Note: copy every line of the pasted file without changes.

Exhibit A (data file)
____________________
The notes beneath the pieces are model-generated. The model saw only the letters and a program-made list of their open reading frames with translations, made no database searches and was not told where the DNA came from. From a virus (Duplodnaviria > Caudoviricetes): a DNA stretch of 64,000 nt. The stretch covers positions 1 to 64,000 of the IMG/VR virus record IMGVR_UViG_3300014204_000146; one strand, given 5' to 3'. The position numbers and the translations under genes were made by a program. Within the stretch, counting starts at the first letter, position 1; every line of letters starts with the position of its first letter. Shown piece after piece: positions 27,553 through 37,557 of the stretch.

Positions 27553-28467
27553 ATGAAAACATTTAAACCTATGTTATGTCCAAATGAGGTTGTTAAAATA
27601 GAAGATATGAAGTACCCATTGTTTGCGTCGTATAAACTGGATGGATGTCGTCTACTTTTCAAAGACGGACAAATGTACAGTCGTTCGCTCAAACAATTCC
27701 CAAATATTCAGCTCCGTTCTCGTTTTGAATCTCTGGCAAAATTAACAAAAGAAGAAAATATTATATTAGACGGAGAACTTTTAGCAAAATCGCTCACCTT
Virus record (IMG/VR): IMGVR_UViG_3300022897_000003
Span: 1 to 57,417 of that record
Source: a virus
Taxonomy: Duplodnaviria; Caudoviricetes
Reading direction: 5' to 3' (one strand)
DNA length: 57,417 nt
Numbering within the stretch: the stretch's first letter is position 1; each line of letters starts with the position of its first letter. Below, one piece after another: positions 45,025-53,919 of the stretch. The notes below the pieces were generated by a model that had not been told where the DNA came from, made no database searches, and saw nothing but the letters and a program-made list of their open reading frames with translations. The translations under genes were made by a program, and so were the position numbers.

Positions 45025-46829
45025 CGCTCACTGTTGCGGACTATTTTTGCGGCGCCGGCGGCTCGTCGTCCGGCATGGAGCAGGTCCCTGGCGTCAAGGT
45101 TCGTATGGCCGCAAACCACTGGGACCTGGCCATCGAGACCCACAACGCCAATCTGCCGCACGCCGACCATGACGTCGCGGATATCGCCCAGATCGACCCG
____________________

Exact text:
The notes beneath the pieces are model-generated. The model saw only the letters and a program-made list of their open reading frames with translations, made no database searches and was not told where the DNA came from. From a virus (Duplodnaviria > Caudoviricetes): a DNA stretch of 64,000 nt. The stretch covers positions 1 to 64,000 of the IMG/VR virus record IMGVR_UViG_3300014204_000146; one strand, given 5' to 3'. The position numbers and the translations under genes were made by a program. Within the stretch, counting starts at the first letter, position 1; every line of letters starts with the position of its first letter. Shown piece after piece: positions 27,553 through 37,557 of the stretch.

Positions 27553-28467
27553 ATGAAAACATTTAAACCTATGTTATGTCCAAATGAGGTTGTTAAAATA
27601 GAAGATATGAAGTACCCATTGTTTGCGTCGTATAAACTGGATGGATGTCGTCTACTTTTCAAAGACGGACAAATGTACAGTCGTTCGCTCAAACAATTCC
27701 CAAATATTCAGCTCCGTTCTCGTTTTGAATCTCTGGCAAAATTAACAAAAGAAGAAAATATTATATTAGACGGAGAACTTTTAGCAAAATCGCTCACCTT
Virus record (IMG/VR): IMGVR_UViG_3300022897_000003
Span: 1 to 57,417 of that record
Source: a virus
Taxonomy: Duplodnaviria; Caudoviricetes
Reading direction: 5' to 3' (one strand)
DNA length: 57,417 nt
Numbering within the stretch: the stretch's first letter is position 1; each line of letters starts with the position of its first letter. Below, one piece after another: positions 45,025-53,919 of the stretch. The notes below the pieces were generated by a model that had not been told where the DNA came from, made no database searches, and saw nothing but the letters and a program-made list of their open reading frames with translations. The translations under genes were made by a program, and so were the position numbers.

Positions 45025-46829
45025 CGCTCACTGTTGCGGACTATTTTTGCGGCGCCGGCGGCTCGTCGTCCGGCATGGAGCAGGTCCCTGGCGTCAAGGT
45101 TCGTATGGCCGCAAACCACTGGGACCTGGCCATCGAGACCCACAACGCCAATCTGCCGCACGCCGACCATGACGTCGCGGATATCGCCCAGATCGACCCG